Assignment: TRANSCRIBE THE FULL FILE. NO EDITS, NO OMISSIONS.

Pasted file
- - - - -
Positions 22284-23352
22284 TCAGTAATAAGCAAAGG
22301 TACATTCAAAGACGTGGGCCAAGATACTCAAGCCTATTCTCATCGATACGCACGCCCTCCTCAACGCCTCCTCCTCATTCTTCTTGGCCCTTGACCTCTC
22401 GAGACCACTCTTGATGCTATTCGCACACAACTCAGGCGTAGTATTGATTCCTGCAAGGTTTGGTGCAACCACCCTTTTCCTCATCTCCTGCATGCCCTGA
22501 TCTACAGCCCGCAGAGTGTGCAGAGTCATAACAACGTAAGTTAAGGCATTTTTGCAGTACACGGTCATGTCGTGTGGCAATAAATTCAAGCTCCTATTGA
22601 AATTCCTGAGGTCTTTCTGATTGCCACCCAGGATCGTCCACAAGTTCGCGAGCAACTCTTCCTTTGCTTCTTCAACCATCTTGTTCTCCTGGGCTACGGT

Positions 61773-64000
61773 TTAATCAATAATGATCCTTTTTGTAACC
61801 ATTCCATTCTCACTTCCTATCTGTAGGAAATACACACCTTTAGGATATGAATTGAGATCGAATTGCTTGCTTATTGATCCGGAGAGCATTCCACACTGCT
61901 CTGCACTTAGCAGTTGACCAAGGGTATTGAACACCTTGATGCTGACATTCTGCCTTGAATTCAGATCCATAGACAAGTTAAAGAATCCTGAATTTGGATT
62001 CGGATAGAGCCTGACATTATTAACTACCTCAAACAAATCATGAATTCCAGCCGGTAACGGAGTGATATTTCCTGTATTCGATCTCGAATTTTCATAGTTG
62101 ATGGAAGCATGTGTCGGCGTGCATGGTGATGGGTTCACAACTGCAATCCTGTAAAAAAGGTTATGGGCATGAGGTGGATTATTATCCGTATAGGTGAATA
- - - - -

Positions 22284-23352
22284 TCAGTAATAAGCAAAGG
22301 TACATTCAAAGACGTGGGCCAAGATACTCAAGCCTATTCTCATCGATACGCACGCCCTCCTCAACGCCTCCTCCTCATTCTTCTTGGCCCTTGACCTCTC
22401 GAGACCACTCTTGATGCTATTCGCACACAACTCAGGCGTAGTATTGATTCCTGCAAGGTTTGGTGCAACCACCCTTTTCCTCATCTCCTGCATGCCCTGA
22501 TCTACAGCCCGCAGAGTGTGCAGAGTCATAACAACGTAAGTTAAGGCATTTTTGCAGTACACGGTCATGTCGTGTGGCAATAAATTCAAGCTCCTATTGA
22601 AATTCCTGAGGTCTTTCTGATTGCCACCCAGGATCGTCCACAAGTTCGCGAGCAACTCTTCCTTTGCTTCTTCAACCATCTTGTTCTCCTGGGCTACGGT

Positions 61773-64000
61773 TTAATCAATAATGATCCTTTTTGTAACC
61801 ATTCCATTCTCACTTCCTATCTGTAGGAAATACACACCTTTAGGATATGAATTGAGATCGAATTGCTTGCTTATTGATCCGGAGAGCATTCCACACTGCT
61901 CTGCACTTAGCAGTTGACCAAGGGTATTGAACACCTTGATGCTGACATTCTGCCTTGAATTCAGATCCATAGACAAGTTAAAGAATCCTGAATTTGGATT
62001 CGGATAGAGCCTGACATTATTAACTACCTCAAACAAATCATGAATTCCAGCCGGTAACGGAGTGATATTTCCTGTATTCGATCTCGAATTTTCATAGTTG
62101 ATGGAAGCATGTGTCGGCGTGCATGGTGATGGGTTCACAACTGCAATCCTGTAAAAAAGGTTATGGGCATGAGGTGGATTATTATCCGTATAGGTGAATA